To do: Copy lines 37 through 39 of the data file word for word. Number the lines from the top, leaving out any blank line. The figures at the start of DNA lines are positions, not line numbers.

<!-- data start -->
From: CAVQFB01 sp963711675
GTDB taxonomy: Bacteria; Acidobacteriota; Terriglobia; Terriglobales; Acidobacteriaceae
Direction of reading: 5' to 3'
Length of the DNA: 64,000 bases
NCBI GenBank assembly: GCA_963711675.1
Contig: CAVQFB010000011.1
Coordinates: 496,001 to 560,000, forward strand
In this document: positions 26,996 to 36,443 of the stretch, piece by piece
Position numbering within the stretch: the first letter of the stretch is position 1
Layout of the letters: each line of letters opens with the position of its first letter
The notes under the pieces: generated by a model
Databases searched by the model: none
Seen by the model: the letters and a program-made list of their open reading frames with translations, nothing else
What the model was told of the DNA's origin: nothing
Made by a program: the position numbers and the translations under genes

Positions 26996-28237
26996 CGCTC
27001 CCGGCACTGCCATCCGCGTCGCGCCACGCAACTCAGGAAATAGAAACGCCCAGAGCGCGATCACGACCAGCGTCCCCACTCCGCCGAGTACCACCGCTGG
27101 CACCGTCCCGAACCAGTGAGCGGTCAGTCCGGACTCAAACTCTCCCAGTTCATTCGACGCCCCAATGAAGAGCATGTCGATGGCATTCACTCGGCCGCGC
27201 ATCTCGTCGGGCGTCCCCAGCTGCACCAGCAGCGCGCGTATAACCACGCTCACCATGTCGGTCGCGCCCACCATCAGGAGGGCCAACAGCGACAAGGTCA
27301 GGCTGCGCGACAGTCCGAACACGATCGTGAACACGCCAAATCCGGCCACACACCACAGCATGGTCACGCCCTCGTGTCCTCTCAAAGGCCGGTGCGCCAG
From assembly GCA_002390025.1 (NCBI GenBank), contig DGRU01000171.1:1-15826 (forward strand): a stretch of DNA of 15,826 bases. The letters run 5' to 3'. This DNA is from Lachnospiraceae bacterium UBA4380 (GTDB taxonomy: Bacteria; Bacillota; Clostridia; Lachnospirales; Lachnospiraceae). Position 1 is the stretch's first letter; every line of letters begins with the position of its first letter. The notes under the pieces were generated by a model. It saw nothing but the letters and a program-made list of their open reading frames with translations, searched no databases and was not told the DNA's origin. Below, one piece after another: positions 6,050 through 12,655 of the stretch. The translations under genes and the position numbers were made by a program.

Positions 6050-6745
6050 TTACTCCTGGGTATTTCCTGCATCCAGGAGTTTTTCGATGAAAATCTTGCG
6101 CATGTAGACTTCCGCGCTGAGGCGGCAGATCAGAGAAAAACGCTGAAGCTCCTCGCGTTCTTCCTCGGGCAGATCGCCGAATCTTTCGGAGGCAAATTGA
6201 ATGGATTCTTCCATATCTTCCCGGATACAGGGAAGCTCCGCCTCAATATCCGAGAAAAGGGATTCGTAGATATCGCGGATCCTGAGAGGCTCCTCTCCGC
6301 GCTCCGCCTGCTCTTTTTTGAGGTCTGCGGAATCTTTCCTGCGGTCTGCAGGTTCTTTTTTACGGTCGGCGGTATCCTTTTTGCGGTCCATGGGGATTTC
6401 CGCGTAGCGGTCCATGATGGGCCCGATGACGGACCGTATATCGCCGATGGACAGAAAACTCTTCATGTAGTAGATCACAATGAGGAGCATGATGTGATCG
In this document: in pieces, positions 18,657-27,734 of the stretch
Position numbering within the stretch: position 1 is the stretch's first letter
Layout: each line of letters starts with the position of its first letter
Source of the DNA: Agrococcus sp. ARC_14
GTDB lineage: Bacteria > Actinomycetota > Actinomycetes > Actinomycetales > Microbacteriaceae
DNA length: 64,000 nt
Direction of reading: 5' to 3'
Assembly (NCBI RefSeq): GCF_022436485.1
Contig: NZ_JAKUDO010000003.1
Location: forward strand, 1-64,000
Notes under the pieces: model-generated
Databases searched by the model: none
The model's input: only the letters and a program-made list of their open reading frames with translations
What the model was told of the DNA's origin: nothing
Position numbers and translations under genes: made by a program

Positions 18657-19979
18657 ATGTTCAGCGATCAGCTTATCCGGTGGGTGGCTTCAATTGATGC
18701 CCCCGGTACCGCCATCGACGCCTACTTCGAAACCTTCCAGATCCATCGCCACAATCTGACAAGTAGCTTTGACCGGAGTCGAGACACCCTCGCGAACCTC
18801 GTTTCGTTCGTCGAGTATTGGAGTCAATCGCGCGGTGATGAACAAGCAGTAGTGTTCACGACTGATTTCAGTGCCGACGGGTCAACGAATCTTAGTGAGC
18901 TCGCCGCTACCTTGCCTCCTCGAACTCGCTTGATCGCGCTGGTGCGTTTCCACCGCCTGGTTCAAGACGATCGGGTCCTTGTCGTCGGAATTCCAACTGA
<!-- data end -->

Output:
Contig: NZ_JAKUDO010000003.1
Location: forward strand, 1-64,000
Notes under the pieces: model-generated